VHF marine radio channels & frequencies

Every VHF channel group has its own channel table. This table determines the assignment of transmitting and receiving frequencies for the respective channels. In general, a distinction is made between duplex and simplex channels. A duplex channel has different transmitting and receiving frequencies and is used for communication between ships and coastal radio stations, while a simplex channel transmits and receives on the same frequency. Simplex channels are used for communication between vessels.

K Send Reception K Send Reception K Send Reception K Send Reception K Send Reception K Send Reception
01 156,050 160,650 11 156,550 156,550 21 157,050 161,650 62 156,152 160,725 72 156,625 156,625 82 157,125 161,725
02 156,100 160,700 12 156,600 156,600 22 157,100 161,700 63 156,175 160,775 73 156,675 156,675 83 157,175 161,775
03 156,150 160,750 13 156,650 156,650 23 157,150 161,750 64 156,225 160,825 74 156,725 156,725 84 157,225 161,825
04 156,200 160,800 14 156,700 156,700 24 157,200 161,800 65 156,275 160,875 75 156,775 156,775 85 157,275 161,875
05 156,250 160,850 15 156,750 156,750 25 157,250 161,850 66 156,325 160,925 76 156,825 156,825 86 157,325 161,925
06 156,300 156,300 16 156,800 156,800 26 157,300 161,900 67 156,375 156,375 77 156,875 156,875 87 157,375 157,375
07 156,350 160,950 17 156,850 156,850 27 157,350 161,950 68 156,425 156,425 78 156,925 161,525 88 157,425 157,425
08 156,400 156,400 18 156,900 161,500 28 157,400 162,000 69 156,475 156,475 79 156,975 161,575
09 156,450 156,450 19 156,950 161,550 60 156,025 160,625 70 156,525 156,525 80 157,025 161,625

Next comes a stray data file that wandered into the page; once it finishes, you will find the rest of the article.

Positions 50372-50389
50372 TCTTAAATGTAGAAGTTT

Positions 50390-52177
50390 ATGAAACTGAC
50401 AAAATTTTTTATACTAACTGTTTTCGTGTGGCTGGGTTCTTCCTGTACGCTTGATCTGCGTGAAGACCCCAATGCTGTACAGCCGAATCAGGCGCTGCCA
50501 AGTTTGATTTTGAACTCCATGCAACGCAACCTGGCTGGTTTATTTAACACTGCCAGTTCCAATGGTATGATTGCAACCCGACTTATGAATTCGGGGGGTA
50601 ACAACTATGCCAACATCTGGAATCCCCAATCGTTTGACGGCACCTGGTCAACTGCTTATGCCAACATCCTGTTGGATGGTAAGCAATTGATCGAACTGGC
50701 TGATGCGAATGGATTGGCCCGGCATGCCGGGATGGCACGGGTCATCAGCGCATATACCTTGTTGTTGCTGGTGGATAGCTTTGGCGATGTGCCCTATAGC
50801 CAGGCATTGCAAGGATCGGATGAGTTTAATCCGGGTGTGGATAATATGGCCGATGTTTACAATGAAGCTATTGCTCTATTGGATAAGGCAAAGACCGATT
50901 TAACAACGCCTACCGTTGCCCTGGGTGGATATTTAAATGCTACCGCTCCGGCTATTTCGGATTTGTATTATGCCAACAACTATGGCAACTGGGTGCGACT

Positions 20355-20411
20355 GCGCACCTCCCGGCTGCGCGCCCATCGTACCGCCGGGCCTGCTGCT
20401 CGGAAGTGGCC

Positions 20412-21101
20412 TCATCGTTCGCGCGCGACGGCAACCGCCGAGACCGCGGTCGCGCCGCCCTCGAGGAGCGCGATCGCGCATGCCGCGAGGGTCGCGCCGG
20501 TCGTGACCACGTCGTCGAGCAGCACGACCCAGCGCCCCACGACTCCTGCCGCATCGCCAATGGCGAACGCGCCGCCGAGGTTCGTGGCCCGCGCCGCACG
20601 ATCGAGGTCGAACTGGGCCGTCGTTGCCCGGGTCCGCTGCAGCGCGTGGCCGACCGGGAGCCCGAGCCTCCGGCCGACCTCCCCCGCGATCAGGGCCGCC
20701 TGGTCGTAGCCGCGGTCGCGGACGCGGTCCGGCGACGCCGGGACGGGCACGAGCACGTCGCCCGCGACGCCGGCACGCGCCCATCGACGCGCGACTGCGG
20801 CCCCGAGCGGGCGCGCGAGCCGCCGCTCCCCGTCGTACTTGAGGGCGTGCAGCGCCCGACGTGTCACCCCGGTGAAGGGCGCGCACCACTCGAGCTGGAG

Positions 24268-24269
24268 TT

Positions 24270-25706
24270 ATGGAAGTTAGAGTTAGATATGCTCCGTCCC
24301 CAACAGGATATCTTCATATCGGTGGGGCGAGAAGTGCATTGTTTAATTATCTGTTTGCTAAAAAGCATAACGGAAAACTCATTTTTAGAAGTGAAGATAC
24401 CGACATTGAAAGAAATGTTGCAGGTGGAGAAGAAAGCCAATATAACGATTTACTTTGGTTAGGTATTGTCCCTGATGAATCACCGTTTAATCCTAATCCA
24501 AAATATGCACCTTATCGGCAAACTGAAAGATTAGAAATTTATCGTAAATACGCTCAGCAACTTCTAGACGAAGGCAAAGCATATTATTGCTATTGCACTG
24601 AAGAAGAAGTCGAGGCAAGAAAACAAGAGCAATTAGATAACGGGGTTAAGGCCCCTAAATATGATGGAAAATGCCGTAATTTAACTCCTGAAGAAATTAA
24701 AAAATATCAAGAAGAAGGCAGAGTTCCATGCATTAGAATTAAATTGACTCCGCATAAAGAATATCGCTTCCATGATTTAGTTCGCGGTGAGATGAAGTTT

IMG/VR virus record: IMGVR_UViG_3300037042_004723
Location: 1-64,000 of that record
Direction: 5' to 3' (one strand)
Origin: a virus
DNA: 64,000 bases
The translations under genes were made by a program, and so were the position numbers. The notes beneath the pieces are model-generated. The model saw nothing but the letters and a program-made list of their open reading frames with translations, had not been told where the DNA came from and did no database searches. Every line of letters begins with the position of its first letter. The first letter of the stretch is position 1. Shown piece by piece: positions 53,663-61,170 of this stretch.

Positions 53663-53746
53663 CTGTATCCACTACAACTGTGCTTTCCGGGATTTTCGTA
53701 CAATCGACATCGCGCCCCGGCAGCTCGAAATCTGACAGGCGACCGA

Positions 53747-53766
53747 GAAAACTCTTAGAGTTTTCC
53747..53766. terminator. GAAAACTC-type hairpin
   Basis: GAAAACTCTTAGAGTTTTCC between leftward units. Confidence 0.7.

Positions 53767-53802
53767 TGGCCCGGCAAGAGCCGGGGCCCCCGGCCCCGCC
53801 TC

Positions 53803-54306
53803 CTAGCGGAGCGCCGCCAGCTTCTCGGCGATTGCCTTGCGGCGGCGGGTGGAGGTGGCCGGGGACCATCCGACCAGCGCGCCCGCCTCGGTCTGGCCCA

10 156,500 156,500 20 157,000 161,600 61 156,075 160,675 71 156,575 156,575 81 157,075 161,675

Frequency in MHz, only with performance "low" (Low Power), only receipt

VHF Radio Channel Groups & Frequencies - Summary

  • INT Channel group: outside inland waters. Transmitting power of up to 25 W.
  • DSC channel group:DSC channel group: In addition to the INT channel group, Digital Selective Call offers the possibility of making an emergency call (Distress-Call) or to specific radio stations. An MMSI number is required for use.
  • ATIS channel group: used for radios on inland waterways. An ATIS number is required.
  • Each channel group has its own channel table showing the transmitting and receiving frequencies.

What additional features should my VHF radio have?

Marine radios with GPS receiver

A GPS receiver for a VHF radio is highly recommended when using the DSC function. This is because DSC technology is based on a current position. If an emergency occurs at sea and you need to make a DSC distress call quickly, entering the GPS position is mandatory. In such stressful circumstances, being able to take advantage of the GPS receiver's automatic position locating is much faster and more reliable than entering this manually on the radio.